Idealism and the Renewal of Humanistic Philosophy, 6

Idealism and the Renewal of Humanistic Philosophy, 1

Idealism and the Renewal of Humanistic Philosophy, 2

Idealism and the Renewal of Humanistic Philosophy, 3

Idealism and the Renewal of Humanistic Philosophy, 4

Idealism and the Renewal of Humanistic Philosophy, 5

We are talking about the nature and role of philosophy, then, as conceived by idealism, apart from but in relation to the various “modes” in Oakeshott’s general sense. In order to be made clear, distinctions and definitions must be explained by philosophical reason within the categories of systematic thought. Idealism insists that true philosophy is systematic: even though closed, final, complete systems are of course unattainable, systematicity is necessary, and categorial systematicity is not “modal”. Whenever we properly think, we think the whole, and since no premature arrests of experience and philosophical articulation are justified, the idea of the absolute is not only legitimate but necessary.

Even if thought never ends in static fixity apart from the flow of history, Ryn explains, philosophical thought makes qualitative and not merely additive advance in reflecting on and making clearer through further conceptual articulation what we already confusedly know experientially – intuitively, or imaginatively, or more or less within the modes. The categorial distinctions and the permanent structures are perceived through a more or less limited historical perspective, through the weeding out of remaining pragmatic interpretations.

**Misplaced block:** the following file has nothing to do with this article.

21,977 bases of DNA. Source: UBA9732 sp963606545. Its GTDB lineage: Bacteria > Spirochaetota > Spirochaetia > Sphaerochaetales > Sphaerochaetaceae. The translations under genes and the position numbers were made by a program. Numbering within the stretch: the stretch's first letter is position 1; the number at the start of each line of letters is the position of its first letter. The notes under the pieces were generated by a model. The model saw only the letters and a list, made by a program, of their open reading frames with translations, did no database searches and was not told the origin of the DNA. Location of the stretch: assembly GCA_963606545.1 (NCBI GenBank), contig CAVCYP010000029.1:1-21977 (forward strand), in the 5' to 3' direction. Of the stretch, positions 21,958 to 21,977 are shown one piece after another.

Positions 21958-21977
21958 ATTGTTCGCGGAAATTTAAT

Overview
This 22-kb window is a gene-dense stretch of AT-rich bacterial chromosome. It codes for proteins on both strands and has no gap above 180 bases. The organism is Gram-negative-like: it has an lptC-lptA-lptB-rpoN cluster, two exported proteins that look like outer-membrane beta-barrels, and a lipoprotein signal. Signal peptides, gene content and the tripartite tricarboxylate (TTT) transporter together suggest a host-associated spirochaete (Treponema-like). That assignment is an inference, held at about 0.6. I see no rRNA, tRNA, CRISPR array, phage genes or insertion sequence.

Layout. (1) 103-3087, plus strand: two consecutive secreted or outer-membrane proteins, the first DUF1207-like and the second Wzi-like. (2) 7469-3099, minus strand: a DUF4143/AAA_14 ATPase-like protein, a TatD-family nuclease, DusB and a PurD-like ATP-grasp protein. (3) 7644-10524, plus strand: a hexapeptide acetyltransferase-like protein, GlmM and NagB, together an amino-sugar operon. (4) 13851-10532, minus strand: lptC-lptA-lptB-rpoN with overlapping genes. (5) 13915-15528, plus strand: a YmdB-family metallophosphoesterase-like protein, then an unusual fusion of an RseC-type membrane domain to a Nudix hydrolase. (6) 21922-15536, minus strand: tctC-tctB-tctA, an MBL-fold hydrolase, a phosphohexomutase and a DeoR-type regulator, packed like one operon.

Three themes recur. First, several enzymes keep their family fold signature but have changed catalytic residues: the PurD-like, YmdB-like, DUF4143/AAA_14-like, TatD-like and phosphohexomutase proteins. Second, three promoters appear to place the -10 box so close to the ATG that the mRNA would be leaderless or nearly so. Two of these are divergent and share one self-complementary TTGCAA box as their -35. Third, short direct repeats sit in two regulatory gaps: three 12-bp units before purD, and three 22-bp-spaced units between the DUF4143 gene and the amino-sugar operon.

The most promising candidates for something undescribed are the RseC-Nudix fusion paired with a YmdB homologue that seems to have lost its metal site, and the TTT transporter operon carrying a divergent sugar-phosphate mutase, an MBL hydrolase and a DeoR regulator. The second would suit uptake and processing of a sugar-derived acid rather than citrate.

This is certainly true in the case of finite beings, although as I have on a few occasions argued, Ryn, even though he asserts the possibility of the apprehension of such permanent structures in and through historical thought and historical existence, goes too far in constitutively subordinating the human subject in every respect to history. Affirming the possibility also of other and higher access to transhistorical truth and reality does not invalidate his general analysis of the process of conceptual knowledge.